UCA 62A-11-304.2 provides specific authority to the Office of Recovery Services/Child Support Services (ORS/CSS) to use the administrative process to establish paternity and child support orders.† The administrative process is a legal process under the Utah Administrative Procedures Act (UAPA), found at UCA 63G-4.† Use of the administrative process to establish an order avoids the greater cost and time associated with the judicial process.† In general, administrative orders have the same effect and are as valid as judicial child support orders.†
You may use the administrative process for the reasons listed below.
1. To obtain a support order and sum-certain judgment, if applicable, against both parents, who reside in-state, or
2. to obtain a support order and sum-certain judgment for past-due support against a non-custodial parent (NCP) who resides out-of-state if one or more of the following conditions apply:
a. the out-of-state NCP once resided in Utah in a marital relationship with the custodial parent (CP);
b. a Utah support order exists;
c. the individual is personally served with a notice within Utah;
d. the individual submits to the personal jurisdiction of this state by signing a stipulation waiving any contest to jurisdiction;
e. the individual resided with the child in Utah;
f. the individual resided in Utah and provided prenatal expenses or support for the child;
g. the child resides in this state due to acts or at the direction of the individual;
h. the individual asserted parentage and filed the claim with the putative father registry maintained by the state registrar of vital records in the Department of Health pursuant to Title 78, Chapter 30, Adoption; or,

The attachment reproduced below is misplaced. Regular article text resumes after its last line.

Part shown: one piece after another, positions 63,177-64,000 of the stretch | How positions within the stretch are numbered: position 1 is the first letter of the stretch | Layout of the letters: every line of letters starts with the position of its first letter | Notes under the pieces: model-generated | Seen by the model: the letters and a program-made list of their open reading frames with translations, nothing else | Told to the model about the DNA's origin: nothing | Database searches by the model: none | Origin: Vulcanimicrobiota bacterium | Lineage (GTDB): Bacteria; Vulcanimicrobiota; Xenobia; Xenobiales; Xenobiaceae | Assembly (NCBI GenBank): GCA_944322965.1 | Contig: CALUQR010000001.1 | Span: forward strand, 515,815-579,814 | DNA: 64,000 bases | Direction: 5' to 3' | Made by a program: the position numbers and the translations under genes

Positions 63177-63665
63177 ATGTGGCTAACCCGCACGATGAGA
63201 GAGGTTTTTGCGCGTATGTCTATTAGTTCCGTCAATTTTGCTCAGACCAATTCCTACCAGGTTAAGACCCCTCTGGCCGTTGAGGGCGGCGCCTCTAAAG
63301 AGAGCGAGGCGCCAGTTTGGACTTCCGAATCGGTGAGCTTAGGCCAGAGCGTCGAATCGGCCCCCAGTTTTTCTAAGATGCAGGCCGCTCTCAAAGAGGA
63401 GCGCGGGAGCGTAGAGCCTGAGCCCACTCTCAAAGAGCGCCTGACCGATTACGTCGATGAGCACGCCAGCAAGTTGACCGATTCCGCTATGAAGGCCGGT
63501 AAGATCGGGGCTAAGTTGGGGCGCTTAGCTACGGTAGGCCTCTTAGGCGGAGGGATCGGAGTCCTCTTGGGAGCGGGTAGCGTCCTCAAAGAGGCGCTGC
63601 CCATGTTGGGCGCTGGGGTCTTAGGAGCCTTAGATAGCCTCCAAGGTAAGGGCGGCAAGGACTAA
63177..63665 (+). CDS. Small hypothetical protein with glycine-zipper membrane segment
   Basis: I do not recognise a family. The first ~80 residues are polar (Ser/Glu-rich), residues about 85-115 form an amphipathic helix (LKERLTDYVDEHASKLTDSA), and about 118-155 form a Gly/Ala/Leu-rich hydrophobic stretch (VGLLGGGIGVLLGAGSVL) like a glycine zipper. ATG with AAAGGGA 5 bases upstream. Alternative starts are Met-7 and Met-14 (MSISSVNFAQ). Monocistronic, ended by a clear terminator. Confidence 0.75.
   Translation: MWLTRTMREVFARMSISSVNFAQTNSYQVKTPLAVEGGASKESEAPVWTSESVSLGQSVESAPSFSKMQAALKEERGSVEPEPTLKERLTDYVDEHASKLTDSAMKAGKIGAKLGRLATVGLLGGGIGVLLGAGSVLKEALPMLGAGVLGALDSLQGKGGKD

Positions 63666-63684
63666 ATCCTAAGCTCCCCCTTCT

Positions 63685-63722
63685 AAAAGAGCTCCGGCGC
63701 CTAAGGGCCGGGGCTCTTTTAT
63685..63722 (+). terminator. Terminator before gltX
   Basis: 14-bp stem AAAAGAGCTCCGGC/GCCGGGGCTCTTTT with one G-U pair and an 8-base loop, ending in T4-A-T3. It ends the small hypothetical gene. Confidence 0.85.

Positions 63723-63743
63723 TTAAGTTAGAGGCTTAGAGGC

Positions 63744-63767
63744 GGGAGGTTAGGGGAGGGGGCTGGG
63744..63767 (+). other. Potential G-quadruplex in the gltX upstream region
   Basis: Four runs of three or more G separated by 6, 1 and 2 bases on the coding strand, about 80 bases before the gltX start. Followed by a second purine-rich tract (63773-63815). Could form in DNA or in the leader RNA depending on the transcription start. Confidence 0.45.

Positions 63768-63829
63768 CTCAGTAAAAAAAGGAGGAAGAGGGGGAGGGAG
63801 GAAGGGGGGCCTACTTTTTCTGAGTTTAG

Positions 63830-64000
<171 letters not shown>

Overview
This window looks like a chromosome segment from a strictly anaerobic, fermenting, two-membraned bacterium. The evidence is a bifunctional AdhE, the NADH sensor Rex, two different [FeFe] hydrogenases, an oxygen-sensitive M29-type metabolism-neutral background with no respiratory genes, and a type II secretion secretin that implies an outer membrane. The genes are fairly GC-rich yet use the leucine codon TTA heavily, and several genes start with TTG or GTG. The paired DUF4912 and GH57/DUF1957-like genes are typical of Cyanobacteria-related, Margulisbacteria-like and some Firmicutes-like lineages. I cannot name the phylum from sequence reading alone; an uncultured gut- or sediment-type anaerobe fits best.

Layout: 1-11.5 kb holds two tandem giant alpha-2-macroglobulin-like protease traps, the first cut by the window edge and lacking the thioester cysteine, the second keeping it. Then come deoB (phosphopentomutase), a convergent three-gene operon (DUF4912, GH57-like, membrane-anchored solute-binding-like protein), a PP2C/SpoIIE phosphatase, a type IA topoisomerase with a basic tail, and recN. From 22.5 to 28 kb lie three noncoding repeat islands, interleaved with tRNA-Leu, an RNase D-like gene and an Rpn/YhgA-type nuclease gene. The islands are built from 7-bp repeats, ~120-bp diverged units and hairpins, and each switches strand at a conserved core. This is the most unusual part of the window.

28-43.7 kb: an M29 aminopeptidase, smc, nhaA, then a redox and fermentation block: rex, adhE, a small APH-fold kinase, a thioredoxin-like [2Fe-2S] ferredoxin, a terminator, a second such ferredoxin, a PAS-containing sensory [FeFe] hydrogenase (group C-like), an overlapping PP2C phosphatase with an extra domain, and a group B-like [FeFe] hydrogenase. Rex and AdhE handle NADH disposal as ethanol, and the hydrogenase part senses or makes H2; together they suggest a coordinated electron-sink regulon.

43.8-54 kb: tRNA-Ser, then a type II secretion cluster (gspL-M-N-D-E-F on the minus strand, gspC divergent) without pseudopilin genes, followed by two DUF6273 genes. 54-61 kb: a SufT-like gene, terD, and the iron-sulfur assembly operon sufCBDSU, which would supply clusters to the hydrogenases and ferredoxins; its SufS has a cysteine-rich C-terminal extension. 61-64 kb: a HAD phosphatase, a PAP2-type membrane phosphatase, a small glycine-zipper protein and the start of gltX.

i. there is any other basis consistent with the constitutions of the State of Utah and the United States for the exercise of personal jurisdiction.
3. To establish paternity, a child support order and a sum-certain judgment when paternity has not been previously established.
4. To obtain a support order and a sum-certain judgment against a biological father who has declared himself to be the legal father of a child by signing a voluntary paternity declaration.† The declaration is signed by both the mother and the biological father in the state where the child was born.† Once the declaration is filed with the state registrar, a legal father-child relationship is established which is identical to the relationship established when a child is born to people married to each other.† After you have obtained a copy of the voluntary declaration form from the state where the form is filed, proceed to establish a support order against the father administratively, rather than judicially.†
5. To amend an administrative order.†
6. To set aside an administrative order.†
The items listed below are also included in administrative orders.
1. Medical support provisions that order:
a. either parent to obtain employment related insurance for medical and dental if it is available, or becomes available;
b. both parents to share equally the out-of-pocket costs of the child(ren)ís portion of the insurance premium that is paid by the parent who maintains the insurance; and,
c. the parent who maintains the insurance to provide verification to CSS when the child(ren) is enrolled, and to provide verification of any change in insurance carrier, premium or benefits within 30 days.
2. A provision for immediate income withholding, or a provision for not implementing immediate income withholding due to good cause or a written agreement.†
3. A sum-certain judgment for genetic test costs on paternity establishment cases, if appropriate.†
NOTE:† You may not use the administrative process to obtain orders on cases that have an existing judicial order that does not order the NCP to pay support unless the judicial order specifically authorizes CSS to set support.†